If you have never before published a book and are virtually unknown, your book is likely to get lost in the high percentage of books that the New York Times Book Review doesn’t have time for. If this is something you are interested in, I recommend building yourself up first. Publish a book or two, build an online following, make some noise!! If you become a household name in your niche, you are more likely to be recognized and picked up by the editor.
3. Have Your Book Professionally Edited
The New York Times Book Review is the big leagues. Just because it’s free to send them a book, doesn’t mean that you should skimp on the costs of publishing. Make sure that you put forth your best work by having it professionally edited (maybe even by two or three different editors). You can find a list of editors we recommend here .
4. Get a Killer Cover Designed
You’ve heard the saying, “don’t judge a book by its cover,” right? Well, it’s a saying because all of us do it. If we see a poorly designed cover, we assume that the book itself will be just as crummy. It’s not always true, but without an eye-catching cover, your book is likely to be tossed aside. Most authors are just that, authors; not graphic designers. So get some help from someone who knows what they are doing and really make a great first impression.
If you are interested in submitting your book, you can mail a copy to the following address:
Editor The New York Times Book Review 620 Eighth Avenue, 5th Floor New York, NY 10018
Note: If you are sending a children’s book to them, you should address it to the “Children’s Book Editor”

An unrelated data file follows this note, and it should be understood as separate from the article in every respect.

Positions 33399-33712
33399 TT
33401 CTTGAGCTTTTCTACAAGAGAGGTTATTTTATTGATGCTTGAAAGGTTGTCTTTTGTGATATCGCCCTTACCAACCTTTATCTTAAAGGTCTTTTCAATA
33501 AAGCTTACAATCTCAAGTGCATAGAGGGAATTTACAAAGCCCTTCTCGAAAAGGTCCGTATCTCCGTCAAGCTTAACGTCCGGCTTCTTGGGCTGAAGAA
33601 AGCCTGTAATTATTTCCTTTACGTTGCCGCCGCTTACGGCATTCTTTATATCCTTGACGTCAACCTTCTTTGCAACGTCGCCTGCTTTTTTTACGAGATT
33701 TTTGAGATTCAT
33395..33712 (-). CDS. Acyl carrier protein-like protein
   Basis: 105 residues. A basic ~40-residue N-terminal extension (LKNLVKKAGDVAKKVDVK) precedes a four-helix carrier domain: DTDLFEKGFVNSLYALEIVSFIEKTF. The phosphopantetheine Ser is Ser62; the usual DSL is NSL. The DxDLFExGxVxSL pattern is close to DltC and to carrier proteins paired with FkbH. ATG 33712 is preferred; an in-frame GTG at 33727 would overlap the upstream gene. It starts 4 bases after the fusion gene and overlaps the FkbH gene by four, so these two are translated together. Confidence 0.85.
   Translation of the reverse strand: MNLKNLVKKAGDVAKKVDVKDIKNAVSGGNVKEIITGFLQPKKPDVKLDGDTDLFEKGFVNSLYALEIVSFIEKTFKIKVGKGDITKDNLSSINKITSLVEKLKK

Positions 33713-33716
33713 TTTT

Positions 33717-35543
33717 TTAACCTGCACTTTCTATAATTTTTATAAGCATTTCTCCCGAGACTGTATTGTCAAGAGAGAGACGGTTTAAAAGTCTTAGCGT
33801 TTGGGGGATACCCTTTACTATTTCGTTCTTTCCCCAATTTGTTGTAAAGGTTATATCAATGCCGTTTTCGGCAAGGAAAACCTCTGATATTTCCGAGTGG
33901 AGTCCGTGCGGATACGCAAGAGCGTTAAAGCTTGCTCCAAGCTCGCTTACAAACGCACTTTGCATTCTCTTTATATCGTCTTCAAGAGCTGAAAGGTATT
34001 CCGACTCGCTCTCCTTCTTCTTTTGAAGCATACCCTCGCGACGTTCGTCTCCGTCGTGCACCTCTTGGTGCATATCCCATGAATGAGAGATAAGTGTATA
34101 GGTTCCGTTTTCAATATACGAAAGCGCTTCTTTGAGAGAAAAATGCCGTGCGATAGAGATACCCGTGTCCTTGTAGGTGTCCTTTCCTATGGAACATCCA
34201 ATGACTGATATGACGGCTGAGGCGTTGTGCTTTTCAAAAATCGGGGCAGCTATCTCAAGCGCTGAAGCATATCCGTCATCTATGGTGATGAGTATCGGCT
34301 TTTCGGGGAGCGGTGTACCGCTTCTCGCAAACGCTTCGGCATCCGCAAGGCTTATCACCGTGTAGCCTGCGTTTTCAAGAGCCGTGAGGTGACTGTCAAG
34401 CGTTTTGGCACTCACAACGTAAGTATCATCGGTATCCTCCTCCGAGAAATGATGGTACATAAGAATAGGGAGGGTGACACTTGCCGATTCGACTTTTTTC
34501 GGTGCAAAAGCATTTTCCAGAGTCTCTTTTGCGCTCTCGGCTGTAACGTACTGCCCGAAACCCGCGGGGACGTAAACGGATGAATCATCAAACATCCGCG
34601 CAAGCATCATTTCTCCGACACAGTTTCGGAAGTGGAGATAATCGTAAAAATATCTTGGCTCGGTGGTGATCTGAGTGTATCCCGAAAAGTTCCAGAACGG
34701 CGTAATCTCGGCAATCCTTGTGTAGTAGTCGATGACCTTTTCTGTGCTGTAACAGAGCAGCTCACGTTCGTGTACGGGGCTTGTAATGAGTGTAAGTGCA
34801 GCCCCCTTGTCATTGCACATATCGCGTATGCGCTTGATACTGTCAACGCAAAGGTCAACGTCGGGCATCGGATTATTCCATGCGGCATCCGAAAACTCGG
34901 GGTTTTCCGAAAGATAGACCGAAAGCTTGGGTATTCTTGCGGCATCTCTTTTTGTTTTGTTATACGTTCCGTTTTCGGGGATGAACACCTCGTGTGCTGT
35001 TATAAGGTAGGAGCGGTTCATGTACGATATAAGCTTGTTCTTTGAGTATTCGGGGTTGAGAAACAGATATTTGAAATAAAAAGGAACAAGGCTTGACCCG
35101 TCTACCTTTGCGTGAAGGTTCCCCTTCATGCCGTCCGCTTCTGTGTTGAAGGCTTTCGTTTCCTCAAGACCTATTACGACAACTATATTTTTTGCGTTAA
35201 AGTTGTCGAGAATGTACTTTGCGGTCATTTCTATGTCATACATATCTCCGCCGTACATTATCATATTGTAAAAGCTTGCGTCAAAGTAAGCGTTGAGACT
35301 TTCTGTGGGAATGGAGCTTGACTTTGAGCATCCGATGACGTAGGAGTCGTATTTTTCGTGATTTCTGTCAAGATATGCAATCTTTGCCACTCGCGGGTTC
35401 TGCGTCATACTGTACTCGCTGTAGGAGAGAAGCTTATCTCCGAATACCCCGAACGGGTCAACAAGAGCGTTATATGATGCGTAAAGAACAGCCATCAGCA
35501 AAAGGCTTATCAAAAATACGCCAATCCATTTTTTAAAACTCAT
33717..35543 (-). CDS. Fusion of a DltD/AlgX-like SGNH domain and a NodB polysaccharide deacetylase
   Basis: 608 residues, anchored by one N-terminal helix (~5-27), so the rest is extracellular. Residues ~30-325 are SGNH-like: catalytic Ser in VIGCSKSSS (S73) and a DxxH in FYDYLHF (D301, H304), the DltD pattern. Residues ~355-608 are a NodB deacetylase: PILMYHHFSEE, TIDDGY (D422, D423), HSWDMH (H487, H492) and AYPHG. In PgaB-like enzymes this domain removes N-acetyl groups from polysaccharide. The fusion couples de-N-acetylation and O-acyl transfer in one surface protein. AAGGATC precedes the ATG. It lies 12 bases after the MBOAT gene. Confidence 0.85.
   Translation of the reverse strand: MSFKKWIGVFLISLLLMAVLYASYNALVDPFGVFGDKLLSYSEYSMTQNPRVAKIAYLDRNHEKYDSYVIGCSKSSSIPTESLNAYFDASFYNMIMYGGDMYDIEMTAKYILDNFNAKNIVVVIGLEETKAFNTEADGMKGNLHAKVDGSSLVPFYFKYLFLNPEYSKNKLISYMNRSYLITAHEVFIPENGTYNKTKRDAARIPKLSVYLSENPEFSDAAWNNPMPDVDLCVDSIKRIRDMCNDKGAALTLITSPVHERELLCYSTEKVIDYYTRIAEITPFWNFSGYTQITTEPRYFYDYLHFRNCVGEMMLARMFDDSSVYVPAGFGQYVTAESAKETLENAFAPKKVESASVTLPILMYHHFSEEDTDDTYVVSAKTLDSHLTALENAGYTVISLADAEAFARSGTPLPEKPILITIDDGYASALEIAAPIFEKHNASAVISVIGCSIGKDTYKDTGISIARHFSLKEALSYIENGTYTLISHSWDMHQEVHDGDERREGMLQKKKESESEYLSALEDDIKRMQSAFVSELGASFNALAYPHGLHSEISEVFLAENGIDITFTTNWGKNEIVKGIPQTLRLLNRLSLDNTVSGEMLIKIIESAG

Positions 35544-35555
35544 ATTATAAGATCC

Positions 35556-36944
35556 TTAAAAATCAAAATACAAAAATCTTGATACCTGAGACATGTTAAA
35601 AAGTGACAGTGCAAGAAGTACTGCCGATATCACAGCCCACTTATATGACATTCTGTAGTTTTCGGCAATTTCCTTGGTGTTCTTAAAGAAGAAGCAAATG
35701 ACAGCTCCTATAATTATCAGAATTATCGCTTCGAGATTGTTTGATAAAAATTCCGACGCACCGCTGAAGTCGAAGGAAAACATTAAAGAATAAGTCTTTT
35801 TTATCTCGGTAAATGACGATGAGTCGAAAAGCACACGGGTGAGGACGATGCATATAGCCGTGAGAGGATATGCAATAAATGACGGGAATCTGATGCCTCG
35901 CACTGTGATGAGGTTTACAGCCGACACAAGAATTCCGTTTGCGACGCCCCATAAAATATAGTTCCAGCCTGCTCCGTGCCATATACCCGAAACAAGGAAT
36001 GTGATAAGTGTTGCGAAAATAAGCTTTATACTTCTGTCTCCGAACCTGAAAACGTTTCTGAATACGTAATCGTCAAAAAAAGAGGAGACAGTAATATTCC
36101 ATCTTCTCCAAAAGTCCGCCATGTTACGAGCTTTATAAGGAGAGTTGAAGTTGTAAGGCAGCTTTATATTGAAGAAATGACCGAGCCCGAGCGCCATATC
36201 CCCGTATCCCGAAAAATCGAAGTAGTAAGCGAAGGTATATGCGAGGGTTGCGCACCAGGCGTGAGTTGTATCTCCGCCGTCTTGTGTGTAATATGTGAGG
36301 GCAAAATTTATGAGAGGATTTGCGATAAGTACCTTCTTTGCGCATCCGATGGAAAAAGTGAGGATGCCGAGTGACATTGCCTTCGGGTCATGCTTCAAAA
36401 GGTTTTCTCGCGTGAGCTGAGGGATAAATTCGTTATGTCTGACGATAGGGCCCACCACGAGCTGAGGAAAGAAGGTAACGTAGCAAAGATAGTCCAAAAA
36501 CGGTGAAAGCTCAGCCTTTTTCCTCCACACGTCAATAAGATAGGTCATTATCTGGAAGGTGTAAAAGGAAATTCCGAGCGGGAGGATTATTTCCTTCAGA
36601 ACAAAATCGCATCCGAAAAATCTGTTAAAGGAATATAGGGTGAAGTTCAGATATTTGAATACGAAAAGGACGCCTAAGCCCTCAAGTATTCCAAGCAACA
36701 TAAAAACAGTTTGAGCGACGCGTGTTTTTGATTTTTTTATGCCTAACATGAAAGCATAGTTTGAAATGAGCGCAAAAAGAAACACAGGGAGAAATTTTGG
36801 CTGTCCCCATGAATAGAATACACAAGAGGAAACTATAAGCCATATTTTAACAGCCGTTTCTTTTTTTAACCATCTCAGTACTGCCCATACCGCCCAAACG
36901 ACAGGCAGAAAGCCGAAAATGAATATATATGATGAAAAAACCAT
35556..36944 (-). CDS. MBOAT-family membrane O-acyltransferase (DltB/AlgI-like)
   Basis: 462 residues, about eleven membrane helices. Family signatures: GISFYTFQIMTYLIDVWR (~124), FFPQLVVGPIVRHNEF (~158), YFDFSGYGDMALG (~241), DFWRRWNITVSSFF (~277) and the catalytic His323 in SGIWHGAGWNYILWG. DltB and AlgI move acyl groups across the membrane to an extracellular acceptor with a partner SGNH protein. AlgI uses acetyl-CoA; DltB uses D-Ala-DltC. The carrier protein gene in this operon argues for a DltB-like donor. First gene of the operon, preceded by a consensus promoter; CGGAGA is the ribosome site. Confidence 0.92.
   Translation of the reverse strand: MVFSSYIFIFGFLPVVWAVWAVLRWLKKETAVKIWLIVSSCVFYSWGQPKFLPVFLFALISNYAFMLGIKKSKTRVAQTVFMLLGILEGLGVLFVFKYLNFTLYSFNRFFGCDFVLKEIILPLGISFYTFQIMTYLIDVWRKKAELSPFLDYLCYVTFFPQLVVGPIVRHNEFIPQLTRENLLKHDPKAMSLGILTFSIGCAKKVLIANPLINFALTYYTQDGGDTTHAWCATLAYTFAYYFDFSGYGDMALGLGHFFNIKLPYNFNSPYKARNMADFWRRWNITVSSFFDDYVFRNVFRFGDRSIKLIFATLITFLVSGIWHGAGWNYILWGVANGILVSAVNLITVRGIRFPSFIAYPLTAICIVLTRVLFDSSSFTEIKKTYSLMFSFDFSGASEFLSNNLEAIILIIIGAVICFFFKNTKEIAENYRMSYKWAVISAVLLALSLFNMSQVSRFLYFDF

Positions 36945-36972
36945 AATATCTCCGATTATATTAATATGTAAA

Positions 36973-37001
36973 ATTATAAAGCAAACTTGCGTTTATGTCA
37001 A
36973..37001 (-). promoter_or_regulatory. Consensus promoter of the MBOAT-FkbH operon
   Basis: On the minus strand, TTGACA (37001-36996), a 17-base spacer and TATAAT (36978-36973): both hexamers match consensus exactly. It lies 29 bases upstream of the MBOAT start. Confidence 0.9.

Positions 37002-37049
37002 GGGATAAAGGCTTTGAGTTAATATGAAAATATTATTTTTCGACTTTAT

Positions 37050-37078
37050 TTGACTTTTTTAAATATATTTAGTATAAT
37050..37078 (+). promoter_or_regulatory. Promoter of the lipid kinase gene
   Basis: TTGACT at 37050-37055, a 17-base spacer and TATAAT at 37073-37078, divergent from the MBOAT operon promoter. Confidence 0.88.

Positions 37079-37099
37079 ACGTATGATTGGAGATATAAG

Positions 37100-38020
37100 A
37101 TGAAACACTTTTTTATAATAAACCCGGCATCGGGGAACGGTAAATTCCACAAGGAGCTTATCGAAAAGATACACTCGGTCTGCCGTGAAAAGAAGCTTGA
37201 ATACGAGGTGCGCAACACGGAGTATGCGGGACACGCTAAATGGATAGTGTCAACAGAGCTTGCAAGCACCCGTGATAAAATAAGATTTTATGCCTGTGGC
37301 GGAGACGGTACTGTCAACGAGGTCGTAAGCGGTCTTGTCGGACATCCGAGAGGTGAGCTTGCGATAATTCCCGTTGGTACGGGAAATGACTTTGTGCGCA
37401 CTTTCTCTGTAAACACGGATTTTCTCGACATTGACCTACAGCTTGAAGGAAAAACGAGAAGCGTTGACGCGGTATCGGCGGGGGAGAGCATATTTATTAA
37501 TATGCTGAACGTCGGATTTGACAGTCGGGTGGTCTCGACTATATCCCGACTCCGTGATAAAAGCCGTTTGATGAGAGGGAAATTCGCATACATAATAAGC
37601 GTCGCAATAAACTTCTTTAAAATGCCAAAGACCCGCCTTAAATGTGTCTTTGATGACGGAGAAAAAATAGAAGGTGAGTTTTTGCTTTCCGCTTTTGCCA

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About Heather Hart
Connect With Heather Online: Instagram | Twitter | Facebook | Pinterest For close to a decade, Heather Hart has been helping other writers make their dreams come true. As an internationally best-selling and award-winning author, with well over a dozen books in print, she knows what works and what doesn’t. Furthermore, she knows it’s possible to be a successful author without launching your own business. Her desire is to help writers keep writing… and have fun doing it. Find out more at ToolsForAuthors.com Love What You Read? Check This Out! Get Heather's FREE report and learn how to make small tweaks to your book marketing that lead to big changes here .
December 18, 2014 at 10:15 pm
Would you consider reviewing a book that has already been self-published? It is called “Love, Blood, & Honor” and it is on Amazon and Kindle.
December 20, 2014 at 9:25 am
We don’t offer review services. However, many reviewers will review books that are already published. The New York Times Book Review will not. I highly recommend checking out Readers’ Favorite: https://www.trainingauthors.com/readersfavorite
April 10, 2019 at 4:06 pm
How long should you wait to publish your book after it has been submitted to NY Times? They are looking for galleys and unpublished works, right. Do you continue with the publishing process or wait four months in hopes of hearing from the NY Times?
May 11, 2022 at 3:25 pm
It seems to be a Catch-22 system glitch. Book sales rise if a book is reviewed and books are reviewed if selling. Is it possible to get pre-publication reviews?
May 18, 2022 at 8:47 pm
If you are self-published or independently published you can begin inviting people to read an advanced review copy (ARC) prior to publication and then send them the link when it goes live. However, no one is able to post a review until your book is published.